Trepanning AKA Trepanation, AKA Trephination
Imagine someone taking a really sharp rock and cutting your scalp, then flopping your scalp open like a wet rug and using a – probably – different rock to saw into your skull. They then make a roughly rectangular shape, pop out part of your skull bones, put your scalp back, and send you on your way.
This is the ancient art of trepanation.
Sometimes the hole would be more square, sometimes four cuts are made and sometimes five, depending on the method, and sometimes a round gouging tool would be used that produced round holes instead of square. But believe me when I tell you that this skull-hole-cutting thing was the hot body modification trend of the Neolithic Period, aka the Late Stone Age.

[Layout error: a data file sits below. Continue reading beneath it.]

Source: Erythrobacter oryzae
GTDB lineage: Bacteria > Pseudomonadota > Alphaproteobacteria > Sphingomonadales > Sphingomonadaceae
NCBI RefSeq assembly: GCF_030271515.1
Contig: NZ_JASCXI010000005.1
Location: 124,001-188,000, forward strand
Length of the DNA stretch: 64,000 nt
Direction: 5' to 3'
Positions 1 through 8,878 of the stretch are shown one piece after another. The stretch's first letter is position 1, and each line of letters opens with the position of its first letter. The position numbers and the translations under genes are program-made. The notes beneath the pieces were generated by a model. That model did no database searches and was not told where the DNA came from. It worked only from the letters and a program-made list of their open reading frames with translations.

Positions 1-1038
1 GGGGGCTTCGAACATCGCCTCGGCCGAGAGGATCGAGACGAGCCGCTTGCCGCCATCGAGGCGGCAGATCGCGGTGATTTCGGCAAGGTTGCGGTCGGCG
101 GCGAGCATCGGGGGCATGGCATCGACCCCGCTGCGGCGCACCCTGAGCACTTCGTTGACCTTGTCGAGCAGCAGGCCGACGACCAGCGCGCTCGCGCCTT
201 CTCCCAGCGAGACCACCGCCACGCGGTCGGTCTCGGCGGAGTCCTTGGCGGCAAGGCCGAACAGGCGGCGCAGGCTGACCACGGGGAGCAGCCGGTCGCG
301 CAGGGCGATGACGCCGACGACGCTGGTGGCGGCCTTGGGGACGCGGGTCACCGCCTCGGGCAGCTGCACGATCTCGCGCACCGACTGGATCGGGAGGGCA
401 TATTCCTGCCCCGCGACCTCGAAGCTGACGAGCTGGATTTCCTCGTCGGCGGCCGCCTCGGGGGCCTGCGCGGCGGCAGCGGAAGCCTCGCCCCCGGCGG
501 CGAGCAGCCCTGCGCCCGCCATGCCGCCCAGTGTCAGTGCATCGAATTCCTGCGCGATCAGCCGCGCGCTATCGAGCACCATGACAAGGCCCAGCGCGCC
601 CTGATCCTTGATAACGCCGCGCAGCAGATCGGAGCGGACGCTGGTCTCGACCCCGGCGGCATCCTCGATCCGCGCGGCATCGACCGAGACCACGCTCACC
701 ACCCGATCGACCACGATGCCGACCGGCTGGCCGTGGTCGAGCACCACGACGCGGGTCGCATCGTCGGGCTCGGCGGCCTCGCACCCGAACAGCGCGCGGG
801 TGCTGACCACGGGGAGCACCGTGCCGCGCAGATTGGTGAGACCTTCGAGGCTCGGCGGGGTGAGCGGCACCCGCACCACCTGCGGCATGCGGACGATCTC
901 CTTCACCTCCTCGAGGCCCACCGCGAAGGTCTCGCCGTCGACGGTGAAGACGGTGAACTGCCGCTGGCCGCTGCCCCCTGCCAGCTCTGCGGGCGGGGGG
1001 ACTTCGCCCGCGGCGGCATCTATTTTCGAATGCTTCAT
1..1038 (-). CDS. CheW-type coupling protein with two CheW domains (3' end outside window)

We know this because at some sites, like one in France from 6500 BCE, up to a third of all the skulls were trepanned. Around 5-10% of all the skulls ever found from the Neolithic have at least one hole in them. Some have two. And when I say all the skulls, I mean all the skulls from everywhere. People in China were doing it. People in the Americas were doing it.